Some people may view Orange County as an emerging haven for the arts, with the Performing Arts Center in its second season and the Newport Harbor Art Museum planning a new $20-million home. But none of that is helping Nick Vaughn.
Some local critics and curators consider Vaughn, 34, of Santa Ana, to be the most interesting young artist in Orange County. But these same people also point to Vaughn to illustrate how far home-grown talents can go before they hit the limits of Orange County as an art market.
"I'm not going to stay here," Vaughn said last week. "I'm going to New York for a month when the weather warms up in April. I'll decide then whether I'll move to Los Angeles or New York."
Vaughn's work has been in nine exhibits, most in Southern California, and a solo show is running at the UC Irvine Fine Arts Gallery through Dec. 12. His most distinctive work consists of quirkily inventive garments that, displayed on manikins, are skewed by bulging shapes and masses of thread that erupt as if from subversive inner layers. Admirers said he shrewdly restitches ordinary fabric into pieces of social and psychological commentary.
"He has done something that is very difficult to do; he has developed his own sort of vernacular," said Paul Schimmel, chief curator of the Newport Harbor Art Museum. "He is thinking in a sculptural tradition, using found and ready-made objects in a way that can only be described as surrealist." Critics have praised his work as sharp-edged and rewarding.
But his advocates also said Orange County lacks the environment to support a commercially successful art career: there is only a handful of local collectors; not enough of them take risks on new local artists; commercial galleries with art-world clout don't last; few local writers focus on art, and any publicity that is generated almost never makes it past the county line and into cultural power centers.
Phyllis J. Lutjeans, who gave Vaughn his first gallery exposure in 1982, said: "I think that the possibilities in Orange County for artists who have not been validated by outside collecting institutions are limited." Currently a museum scientist at UC Irvine, she is also the curator of his show there. "People would rather spend $30,000 or $40,000 (for work by) an artist, even a young artist, who is established," she said, "than $3,000 or $4,000 on one who isn't."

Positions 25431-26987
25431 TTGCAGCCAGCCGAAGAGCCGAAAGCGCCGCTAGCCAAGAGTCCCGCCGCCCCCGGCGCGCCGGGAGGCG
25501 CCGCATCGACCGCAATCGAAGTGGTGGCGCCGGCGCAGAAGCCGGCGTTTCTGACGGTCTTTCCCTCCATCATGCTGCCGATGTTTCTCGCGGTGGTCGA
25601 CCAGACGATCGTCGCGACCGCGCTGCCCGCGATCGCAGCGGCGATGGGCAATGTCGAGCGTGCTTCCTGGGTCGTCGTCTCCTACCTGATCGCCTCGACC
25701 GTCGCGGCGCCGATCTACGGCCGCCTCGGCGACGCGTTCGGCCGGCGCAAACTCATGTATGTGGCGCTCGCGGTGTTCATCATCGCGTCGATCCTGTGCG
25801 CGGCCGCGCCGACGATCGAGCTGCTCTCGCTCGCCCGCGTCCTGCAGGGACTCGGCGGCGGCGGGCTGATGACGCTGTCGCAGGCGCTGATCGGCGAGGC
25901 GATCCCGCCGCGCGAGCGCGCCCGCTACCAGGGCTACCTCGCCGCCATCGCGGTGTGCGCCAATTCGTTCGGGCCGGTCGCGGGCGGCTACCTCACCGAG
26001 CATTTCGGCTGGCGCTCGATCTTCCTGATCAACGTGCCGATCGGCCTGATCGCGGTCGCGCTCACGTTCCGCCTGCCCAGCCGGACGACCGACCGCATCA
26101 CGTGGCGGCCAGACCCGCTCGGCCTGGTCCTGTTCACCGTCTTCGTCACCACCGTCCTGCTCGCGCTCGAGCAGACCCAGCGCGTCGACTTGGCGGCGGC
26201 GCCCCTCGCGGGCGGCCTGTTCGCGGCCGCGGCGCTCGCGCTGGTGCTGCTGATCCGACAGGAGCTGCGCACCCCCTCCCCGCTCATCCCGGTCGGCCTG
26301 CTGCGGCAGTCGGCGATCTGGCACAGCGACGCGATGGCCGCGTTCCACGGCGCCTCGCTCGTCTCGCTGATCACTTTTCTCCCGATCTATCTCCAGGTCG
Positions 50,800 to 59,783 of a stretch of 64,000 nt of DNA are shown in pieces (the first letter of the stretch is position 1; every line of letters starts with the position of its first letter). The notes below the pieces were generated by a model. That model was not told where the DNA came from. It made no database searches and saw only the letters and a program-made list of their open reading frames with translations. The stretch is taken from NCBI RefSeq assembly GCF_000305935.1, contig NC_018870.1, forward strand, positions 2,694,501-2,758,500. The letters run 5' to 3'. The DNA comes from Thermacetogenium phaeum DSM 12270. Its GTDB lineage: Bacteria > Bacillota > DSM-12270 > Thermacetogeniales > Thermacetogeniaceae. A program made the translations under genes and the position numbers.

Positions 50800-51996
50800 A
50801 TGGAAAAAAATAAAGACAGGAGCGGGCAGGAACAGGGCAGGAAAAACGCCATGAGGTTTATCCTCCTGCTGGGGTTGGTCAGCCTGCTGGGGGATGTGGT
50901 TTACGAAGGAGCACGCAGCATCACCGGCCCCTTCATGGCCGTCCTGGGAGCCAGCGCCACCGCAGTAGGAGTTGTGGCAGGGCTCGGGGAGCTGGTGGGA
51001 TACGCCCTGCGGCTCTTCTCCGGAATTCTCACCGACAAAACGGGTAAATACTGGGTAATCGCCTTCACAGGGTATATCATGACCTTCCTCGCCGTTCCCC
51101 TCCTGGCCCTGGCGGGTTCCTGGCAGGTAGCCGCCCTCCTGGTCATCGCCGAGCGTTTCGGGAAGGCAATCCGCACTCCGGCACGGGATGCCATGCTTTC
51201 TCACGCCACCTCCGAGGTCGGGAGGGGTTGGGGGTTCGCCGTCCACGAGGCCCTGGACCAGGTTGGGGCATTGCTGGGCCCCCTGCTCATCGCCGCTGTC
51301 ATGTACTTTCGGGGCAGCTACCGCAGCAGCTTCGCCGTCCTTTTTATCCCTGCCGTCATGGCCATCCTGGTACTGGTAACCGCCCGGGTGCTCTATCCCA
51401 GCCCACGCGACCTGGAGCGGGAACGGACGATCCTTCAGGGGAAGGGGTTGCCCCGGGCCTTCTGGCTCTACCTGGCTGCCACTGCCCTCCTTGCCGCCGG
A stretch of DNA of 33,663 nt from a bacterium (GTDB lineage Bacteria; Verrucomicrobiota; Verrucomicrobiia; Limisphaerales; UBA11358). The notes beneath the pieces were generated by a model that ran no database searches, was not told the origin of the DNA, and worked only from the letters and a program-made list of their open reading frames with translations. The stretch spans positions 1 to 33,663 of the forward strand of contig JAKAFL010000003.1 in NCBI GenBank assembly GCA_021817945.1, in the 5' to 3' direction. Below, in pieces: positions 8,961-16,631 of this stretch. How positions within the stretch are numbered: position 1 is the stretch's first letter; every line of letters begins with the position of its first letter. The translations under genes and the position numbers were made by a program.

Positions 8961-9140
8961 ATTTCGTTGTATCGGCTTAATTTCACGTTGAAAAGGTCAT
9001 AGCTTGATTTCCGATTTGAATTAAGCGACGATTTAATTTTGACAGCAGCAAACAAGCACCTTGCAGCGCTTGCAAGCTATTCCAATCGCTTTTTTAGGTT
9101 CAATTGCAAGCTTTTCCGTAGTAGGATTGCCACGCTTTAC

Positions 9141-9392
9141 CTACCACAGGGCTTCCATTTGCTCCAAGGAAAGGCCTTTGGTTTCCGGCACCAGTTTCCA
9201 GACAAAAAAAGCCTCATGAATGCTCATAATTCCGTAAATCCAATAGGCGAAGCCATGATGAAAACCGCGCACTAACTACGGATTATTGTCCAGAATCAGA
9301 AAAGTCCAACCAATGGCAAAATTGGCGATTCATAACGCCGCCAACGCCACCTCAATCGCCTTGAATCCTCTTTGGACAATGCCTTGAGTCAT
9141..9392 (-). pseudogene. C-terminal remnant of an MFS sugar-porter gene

Vaughn has sold 25 pieces in 10 years, about a third of them to friends. He still supplements his income by painting houses.
Preparing to enter the modest, Spanish-style house Vaughn rents on a quiet Santa Ana side street, one wonders how he will be dressed: Could there be a more clothes-conscious host than this man, who can instill a Twilight Zone strangeness into a plain gray suit and coerce bubonic lumps from the arm pits of a flannel shirt?
But he could barely have looked more conventional--in a flannel shirt (no lumps), a pair of blue jeans, wide window-frame glasses with black rims and gray socks, whose only wayward details were several gaping holes. Lounging crossways in an easy chair, pinching and smoothing his rumpled jeans, he talked about how he stumbled onto clothes as a medium:
"I would stand in front of a mirror, and I would see small changes emerge as I looked at myself. It was almost a hallucinatory process. I would pull at the clothing and stretch it and change the surface. . . . I wanted a sense of changes coming from the inside , not as attachments."
His words tumbled out with the laconic, self-effacingly flat quality of certain Jack Nicholson characters. Vaughn's look is also Nicholsonian: The even features just barely resist a degree of dishevelment; the hair is wildly tussled, and Vaughn keeps it that way, frequently stirring it with his hand as if something had gotten lost back there.
"I have no cultural background," said Vaughn, who was born in Santa Monica and raised in Westminster, the son of a Rockwell International technician. "As I grew up, I had no exposure to classical music, poetry or painting. We didn't go to the movies, and we didn't go to the theater. None of my friends did, either. Aerospace. We were part of the aerospace industry. Almost all my friends are machinists. My brother's a machinist. . . . I always thought I'd end up in the aerospace industry because everybody did."
He has always loved to draw, though. As a junior in high school, he took a standardized vocational aptitude test, and it told him to become a commercial artist. At Golden West College in Huntington Beach, fellow students influenced him, shaping his ambitions to work in the fine arts. He transferred to Cal State Fullerton and left with a master's degree in 1978.